The system, originally built using emergency radio funds, was troubled from the start. Revenue fell to nearly 15 percent of what was expected and will now be phased out, leaving county residents to explore the market for Internet.
(TNS) -- Eight years after it was established, Cambria County officials are still working to completely phase out a former countywide wireless internet network that was considered outdated almost as soon as it was implemented.
In 2008, Cambria County commissioners approved the formation of Cambria Connected, a broadband system meant to provide internet access to residents, schools, municipalities, businesses and public safety departments in Cambria’s most rural areas.
The system was implemented using a portion of a $9.1 million project to fulfill what officials said was an unfunded mandate from the federal government to replace low-band radios within 911 emergency systems.
By 2013, the project had been scaled back to serve fewer customers, meaning significantly less revenue. That’s when the commissioners decided to get out of the internet business by writing off about $3.2 million worth of debt accumulated from the project.
At that time, when a resolution was unanimously passed to restructure a portion of the debt and change accounting practices for Cambria Connected, the network had about 600 rural residential and business customers – a volume that wasn’t enough to upkeep the network’s infrastructure.
While officials anticipated $600,000 in annual revenue from Cambria Connected, it ended up being about a half-million less.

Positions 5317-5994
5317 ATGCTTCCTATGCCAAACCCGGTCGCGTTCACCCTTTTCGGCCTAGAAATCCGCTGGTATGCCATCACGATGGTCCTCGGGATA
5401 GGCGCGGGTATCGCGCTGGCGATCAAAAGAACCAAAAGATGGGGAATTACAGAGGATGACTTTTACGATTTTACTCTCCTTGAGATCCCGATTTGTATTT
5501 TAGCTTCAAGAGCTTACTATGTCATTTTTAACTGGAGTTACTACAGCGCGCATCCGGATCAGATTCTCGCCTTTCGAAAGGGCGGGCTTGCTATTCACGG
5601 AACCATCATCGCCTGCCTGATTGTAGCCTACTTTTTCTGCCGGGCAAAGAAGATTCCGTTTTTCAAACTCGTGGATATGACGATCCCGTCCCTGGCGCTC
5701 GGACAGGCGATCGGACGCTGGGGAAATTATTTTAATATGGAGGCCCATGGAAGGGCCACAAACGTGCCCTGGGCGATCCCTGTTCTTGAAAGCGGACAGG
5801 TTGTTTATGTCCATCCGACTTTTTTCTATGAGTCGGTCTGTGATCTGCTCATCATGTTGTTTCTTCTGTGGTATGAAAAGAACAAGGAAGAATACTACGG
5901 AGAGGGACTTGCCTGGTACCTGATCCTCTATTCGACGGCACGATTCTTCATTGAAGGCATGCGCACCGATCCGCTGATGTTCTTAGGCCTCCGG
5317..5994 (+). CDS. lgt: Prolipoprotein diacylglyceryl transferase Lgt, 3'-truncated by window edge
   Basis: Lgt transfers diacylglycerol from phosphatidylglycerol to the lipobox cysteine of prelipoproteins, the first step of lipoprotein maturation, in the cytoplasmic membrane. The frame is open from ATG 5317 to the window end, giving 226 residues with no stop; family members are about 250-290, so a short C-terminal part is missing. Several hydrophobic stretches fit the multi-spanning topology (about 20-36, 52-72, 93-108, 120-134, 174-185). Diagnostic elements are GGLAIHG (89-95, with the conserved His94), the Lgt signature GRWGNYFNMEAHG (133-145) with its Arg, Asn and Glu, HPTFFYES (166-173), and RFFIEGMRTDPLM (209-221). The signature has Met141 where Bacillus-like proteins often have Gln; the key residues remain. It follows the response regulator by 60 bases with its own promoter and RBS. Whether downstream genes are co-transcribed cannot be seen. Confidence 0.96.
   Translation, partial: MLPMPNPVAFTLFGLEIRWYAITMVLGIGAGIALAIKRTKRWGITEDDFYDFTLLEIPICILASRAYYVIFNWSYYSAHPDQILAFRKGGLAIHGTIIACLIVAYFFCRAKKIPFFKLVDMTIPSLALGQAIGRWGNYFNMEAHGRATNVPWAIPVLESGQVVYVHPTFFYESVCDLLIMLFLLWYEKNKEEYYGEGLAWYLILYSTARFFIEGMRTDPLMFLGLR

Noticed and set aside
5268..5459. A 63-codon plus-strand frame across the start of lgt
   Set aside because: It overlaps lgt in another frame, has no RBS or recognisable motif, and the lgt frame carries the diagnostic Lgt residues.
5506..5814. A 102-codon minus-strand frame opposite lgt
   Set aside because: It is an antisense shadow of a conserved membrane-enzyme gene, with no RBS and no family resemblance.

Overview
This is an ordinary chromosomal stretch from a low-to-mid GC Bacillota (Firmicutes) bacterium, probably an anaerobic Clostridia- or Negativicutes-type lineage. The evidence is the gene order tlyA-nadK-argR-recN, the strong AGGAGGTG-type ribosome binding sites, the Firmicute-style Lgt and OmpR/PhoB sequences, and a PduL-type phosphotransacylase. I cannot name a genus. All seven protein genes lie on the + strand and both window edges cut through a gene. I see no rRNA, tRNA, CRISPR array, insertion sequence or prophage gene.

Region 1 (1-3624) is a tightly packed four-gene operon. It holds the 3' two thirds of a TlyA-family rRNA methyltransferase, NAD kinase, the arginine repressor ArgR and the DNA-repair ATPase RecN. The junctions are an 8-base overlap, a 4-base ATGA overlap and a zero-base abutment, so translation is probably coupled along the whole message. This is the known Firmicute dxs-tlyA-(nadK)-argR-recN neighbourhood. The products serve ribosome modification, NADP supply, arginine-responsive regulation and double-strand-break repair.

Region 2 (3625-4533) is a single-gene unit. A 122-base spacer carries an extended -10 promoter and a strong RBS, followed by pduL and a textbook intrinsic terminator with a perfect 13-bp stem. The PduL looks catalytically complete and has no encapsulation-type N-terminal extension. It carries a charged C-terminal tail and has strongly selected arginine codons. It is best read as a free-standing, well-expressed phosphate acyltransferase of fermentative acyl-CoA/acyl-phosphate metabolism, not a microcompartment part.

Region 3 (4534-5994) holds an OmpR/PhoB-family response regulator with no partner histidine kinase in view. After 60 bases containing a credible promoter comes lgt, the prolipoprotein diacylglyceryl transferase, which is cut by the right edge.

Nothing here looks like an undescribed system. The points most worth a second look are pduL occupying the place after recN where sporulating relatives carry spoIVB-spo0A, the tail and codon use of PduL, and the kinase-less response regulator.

Allen Hostetler, operations manager for the technology department, said Cambria decided it would not continue to maintain equipment at 18 towers throughout the county in 2015. Entities still using the service were notified verbally that if necessary equipment stopped working, the county would not be replacing it.
“It was the right thing to do,” said President Commissioner Tom Chernisky, who served as a commissioner with the previous administration.
Cambria County is now working to formally notify remaining entities of the plan to fully pull out of the project, which will require them to seek their own internet providers. This list includes the John Murtha Johnstown-Cambria County Airport, Carrolltown Borough, Hastings Water Authority, Rock Run Recreation Park, Prince Gallitzin State Park and others.
Robbin Melnyk, Cambria 911 coordinator and deputy director of emergency services, credited the commissioners for placing the focus back on the needs of emergency services rather than continually funding an outdated network.
“It’s a good thing,” she said of phasing out Cambria Connected.
“A majority of customers already migrated” to other providers.
Chief clerk Michael Gelles said county officials are exploring the possibility of seeking bids for the remaining and now obsolete equipment on the towers.
Robert Dillon, co-owner of In the Stix Broadband, is interested in taking over the county’s towers and offering service to those customers using his own updated equipment.
The county is negotiating a potential contract with Dillon to make this official.
Dillon said In the Stix, which took over as the network’s service provider in 2010, is willing to work with the entities left without internet from the switch and has the capacity to serve those customers.
The hope is to completely shut Cambria Connected within 60 to 90 days, Gelles said.
©2016 The Tribune-Democrat (Johnstown, Pa.) Distributed by Tribune Content Agency, LLC.